Prime destination for succulent lovers

Orbea lugardii


Scientific Name

Orbea lugardii (N.E.Br.) Bruyns


Pachycymbium lugardii, Caralluma lugardii, Angolluma lugardii, Ceropegia lugardianai

Scientific Classification

Family: Apocynaceae
Subfamily: Asclepiadoideae
Tribe: Ceropegieae
Subtribe: Stapeliinae
Genus: Orbea


Orbea lugardii is a succulent perennial with stems up to 6 inches (15 cm) long, often forming several clumps connected by horizontal rhizomes. The inflorescences, 2 to 6 per stem, are situated towards the apex. The flowers, mostly 1 to 3 per inflorescence, sometimes more and open in succession or simultaneously. The corolla is up to 1.8 inches (4.5 cm) in diameter, very deeply and narrowly lobed, smooth and pale green outside, finely papillate and variably colored, usually with lobes paler than center, yellow-green, yellow, red or brown with center red or brown. The corona is deeply bifid and red to purple-brown in color.

Photo via


USDA hardiness zone 9b to 11b: from 25 °F (−3.9 °C) to 50 °F (+10 °C).

How to Grow and Care

Several species are fairly easy to grow. Others, often those with slightly hairy stems and the more unusual flowers, are more challenging and require careful watering (with some fertilizer) during the growing season and complete withdrawal of water during the winter months. A minimum winter temperature of 10°C (50°F) is acceptable, providing that plants are kept absolutely dry. A heated growing bench or incubator may help delicate plants to get through the colder months. However, many species live under shrubs in habitat and prefer light shade rather than full sun.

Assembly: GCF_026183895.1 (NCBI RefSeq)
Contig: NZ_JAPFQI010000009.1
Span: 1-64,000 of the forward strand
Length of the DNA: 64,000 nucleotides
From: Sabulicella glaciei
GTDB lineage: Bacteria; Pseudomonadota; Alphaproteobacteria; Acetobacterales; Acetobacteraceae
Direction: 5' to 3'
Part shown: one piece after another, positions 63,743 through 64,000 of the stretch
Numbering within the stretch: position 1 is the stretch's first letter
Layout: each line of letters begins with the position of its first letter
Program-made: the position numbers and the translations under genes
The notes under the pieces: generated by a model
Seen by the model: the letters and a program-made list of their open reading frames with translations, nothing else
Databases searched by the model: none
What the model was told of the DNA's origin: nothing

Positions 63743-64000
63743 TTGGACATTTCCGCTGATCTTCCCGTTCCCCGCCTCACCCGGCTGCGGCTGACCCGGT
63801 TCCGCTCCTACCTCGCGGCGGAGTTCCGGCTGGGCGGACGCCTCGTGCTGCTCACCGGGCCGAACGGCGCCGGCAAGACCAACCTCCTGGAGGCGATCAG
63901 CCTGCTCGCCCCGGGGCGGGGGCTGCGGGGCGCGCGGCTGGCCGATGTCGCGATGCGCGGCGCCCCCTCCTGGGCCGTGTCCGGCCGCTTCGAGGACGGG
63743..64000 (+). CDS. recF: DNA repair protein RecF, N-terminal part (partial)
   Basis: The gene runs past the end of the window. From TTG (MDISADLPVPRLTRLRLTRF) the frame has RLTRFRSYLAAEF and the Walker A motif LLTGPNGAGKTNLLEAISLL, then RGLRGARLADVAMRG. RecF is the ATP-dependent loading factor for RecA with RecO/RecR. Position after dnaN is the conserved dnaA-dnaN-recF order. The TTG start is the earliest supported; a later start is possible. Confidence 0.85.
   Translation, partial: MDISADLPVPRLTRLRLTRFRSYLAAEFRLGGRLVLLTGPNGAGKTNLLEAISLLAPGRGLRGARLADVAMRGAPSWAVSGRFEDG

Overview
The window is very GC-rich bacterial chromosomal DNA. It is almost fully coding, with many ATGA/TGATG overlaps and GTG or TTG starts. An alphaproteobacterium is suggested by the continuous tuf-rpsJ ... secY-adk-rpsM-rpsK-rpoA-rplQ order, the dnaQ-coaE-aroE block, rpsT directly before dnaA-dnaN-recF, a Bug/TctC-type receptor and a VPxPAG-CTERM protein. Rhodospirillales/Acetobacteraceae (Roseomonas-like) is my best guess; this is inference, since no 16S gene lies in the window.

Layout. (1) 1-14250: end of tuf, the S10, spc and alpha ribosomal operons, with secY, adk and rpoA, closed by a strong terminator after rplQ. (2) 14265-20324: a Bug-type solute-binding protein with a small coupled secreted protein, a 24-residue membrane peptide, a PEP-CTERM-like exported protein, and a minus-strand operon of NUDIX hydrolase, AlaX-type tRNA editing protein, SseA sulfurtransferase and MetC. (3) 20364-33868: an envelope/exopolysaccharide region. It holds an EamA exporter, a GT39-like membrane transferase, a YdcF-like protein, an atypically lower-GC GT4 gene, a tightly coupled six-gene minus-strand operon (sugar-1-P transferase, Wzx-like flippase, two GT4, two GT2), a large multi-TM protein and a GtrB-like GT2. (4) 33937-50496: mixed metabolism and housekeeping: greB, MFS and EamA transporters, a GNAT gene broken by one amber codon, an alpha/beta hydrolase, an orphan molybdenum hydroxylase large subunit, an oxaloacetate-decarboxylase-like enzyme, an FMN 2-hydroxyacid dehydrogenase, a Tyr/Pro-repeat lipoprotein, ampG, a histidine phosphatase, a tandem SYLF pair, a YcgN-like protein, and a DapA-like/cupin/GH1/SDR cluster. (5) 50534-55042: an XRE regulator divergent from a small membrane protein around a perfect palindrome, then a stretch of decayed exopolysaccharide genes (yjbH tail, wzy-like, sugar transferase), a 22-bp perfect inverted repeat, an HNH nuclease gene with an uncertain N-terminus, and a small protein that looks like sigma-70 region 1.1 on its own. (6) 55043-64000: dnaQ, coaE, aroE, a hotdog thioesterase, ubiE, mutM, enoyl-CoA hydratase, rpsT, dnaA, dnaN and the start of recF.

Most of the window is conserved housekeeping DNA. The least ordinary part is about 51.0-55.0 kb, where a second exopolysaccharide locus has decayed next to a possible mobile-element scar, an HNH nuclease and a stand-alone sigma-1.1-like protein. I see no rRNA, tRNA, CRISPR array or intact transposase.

A gritty compost is essential, and clay pots are advisable for the more delicate species. Some growers prefer a mineral-only compost to minimize the chance of fungal attack on the roots. A layer of grit on the surface of the compost prevents moisture from accumulating around the base of the stems.

Keeping Stapelias and their roots free of pests such as mealy bugs is the real key to success as fungal attack often occurs as a result of damage to stems by insects… – See more at: How to Grow and Care for Stapelia


Native to Botswana, Namibia and South Africa. Possibly in southern Angola and western Zimbabwe.


Photo Gallery

Subscribe now and be up to date with our latest news and updates.

Share this with other succulent lovers!